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From the San Francisco Bay View:

Toxins that were declared by the California Legislature to “have a detrimental impact on a person’s health” and cannot be used in school food service or food facility businesses are contained in food consumed by inmates in California prisons.

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A new law, Section 114377 of the Health and Safety Code (S.B. 97), made it illegal to use partially hydrogenated oils in food facility businesses beginning Jan. 1, 2010, and in bakery goods beginning Jan. 1, 2011. Each violation of this law can result in fines ranging from $25 to $1,000.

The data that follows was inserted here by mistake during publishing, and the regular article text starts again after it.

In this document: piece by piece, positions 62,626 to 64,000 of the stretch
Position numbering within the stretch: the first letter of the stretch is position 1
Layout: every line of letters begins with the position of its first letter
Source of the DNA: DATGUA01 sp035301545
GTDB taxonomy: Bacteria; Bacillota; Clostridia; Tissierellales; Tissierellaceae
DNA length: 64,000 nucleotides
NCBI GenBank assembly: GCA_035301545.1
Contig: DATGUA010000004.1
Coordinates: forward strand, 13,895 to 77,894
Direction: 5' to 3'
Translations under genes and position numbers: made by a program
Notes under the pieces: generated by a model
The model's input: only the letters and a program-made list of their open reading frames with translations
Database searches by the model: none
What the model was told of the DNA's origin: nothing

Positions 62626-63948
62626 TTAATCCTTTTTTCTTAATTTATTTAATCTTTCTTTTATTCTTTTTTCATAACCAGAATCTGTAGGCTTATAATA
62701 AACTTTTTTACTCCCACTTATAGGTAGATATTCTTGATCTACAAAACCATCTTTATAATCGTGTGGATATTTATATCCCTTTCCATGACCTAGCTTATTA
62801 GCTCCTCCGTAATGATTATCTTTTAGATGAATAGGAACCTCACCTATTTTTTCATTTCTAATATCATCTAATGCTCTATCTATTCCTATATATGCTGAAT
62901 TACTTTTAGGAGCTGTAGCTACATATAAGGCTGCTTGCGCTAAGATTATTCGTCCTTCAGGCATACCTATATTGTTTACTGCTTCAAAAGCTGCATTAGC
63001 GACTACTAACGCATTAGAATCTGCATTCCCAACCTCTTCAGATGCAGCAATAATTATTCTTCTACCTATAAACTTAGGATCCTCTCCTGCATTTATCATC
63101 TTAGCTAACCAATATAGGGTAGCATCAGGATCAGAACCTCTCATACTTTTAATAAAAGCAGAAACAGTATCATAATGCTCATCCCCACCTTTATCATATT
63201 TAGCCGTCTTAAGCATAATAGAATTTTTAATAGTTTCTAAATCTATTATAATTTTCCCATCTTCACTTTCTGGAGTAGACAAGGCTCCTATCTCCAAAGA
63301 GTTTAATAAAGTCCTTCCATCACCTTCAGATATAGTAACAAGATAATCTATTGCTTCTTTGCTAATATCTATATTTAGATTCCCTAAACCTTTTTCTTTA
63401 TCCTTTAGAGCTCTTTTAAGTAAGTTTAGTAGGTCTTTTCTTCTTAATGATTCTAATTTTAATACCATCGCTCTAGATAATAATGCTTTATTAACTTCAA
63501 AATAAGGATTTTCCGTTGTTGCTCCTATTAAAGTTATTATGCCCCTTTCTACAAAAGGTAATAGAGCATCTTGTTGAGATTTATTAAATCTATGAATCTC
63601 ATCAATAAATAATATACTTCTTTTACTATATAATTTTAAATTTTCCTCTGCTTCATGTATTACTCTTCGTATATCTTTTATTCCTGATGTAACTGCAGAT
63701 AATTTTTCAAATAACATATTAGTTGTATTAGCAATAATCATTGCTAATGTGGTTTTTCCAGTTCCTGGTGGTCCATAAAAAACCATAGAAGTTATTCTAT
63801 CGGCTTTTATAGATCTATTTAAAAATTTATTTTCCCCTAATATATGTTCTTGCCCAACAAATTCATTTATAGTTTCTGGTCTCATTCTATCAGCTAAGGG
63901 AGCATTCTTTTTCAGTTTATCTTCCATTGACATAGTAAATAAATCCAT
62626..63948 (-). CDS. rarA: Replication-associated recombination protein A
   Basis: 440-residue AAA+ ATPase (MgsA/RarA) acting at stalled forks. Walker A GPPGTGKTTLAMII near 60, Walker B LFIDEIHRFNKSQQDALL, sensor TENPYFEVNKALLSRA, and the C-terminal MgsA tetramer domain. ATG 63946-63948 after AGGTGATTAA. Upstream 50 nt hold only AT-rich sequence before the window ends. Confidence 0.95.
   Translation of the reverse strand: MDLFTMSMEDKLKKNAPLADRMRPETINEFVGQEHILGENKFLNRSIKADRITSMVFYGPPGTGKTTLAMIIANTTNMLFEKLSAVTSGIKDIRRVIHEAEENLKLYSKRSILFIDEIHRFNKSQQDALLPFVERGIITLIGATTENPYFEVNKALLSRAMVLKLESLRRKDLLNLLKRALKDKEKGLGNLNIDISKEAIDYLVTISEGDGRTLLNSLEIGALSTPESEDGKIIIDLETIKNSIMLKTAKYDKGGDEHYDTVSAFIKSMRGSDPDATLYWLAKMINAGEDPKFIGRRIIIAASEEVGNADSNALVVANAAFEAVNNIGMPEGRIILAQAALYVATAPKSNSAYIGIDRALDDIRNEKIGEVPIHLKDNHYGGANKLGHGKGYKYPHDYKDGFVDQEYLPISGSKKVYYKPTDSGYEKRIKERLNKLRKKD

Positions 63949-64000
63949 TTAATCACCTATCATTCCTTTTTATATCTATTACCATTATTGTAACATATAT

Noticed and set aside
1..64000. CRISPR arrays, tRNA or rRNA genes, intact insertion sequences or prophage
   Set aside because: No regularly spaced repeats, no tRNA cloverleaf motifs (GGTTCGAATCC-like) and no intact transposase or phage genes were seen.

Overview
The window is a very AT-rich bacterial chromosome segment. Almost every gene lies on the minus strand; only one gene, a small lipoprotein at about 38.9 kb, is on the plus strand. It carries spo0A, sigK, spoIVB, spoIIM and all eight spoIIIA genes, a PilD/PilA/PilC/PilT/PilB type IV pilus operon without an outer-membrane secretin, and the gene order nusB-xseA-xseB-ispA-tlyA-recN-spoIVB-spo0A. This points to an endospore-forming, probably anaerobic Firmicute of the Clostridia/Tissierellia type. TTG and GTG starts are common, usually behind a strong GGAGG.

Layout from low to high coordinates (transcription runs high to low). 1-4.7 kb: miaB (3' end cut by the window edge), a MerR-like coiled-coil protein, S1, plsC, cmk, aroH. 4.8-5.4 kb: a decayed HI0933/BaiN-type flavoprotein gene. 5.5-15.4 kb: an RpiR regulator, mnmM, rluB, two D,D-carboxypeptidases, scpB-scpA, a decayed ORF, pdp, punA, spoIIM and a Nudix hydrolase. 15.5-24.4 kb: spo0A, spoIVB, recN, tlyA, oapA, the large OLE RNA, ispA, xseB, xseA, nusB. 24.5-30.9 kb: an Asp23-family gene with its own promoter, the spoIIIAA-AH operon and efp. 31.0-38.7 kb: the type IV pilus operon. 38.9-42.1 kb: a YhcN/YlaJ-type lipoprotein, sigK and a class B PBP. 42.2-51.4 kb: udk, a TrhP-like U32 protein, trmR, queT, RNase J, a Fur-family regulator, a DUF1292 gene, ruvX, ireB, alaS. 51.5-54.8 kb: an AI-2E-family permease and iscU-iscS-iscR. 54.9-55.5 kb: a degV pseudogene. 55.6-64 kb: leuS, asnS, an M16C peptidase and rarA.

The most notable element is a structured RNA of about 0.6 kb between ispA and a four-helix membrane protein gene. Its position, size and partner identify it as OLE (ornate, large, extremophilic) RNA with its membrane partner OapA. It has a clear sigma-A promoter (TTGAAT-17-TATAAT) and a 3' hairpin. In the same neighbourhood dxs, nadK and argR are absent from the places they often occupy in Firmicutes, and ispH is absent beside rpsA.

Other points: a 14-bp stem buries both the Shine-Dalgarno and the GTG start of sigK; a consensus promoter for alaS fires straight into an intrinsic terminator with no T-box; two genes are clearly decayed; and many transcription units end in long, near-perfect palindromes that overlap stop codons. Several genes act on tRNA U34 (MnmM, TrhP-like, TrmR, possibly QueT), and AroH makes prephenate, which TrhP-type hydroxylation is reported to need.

Jails and prisons, however, are omitted from the state’s definition of “food facility.” Thus, inmates are involuntarily exposed to these health-harmful substances with impunity. The bodies of many – if not most – so-called strikers, lifers and other long-term prisoners are too toxic to pass an artery inspection.

Partially hydrogenated oils contain industrially produced – artificial – trans fatty acids, or trans fats, which are poisonous to humans. This toxic substance increases corporate profits, but it has no nutritional value whatsoever. Indisputable scientific studies reveal that diets with even small amounts – 1 gram daily – of trans fats can cause diabetes, heart disease, obesity, high cholesterol, high blood pressure, heart attacks, strokes, cancer and other chronic diseases that lead to premature death.

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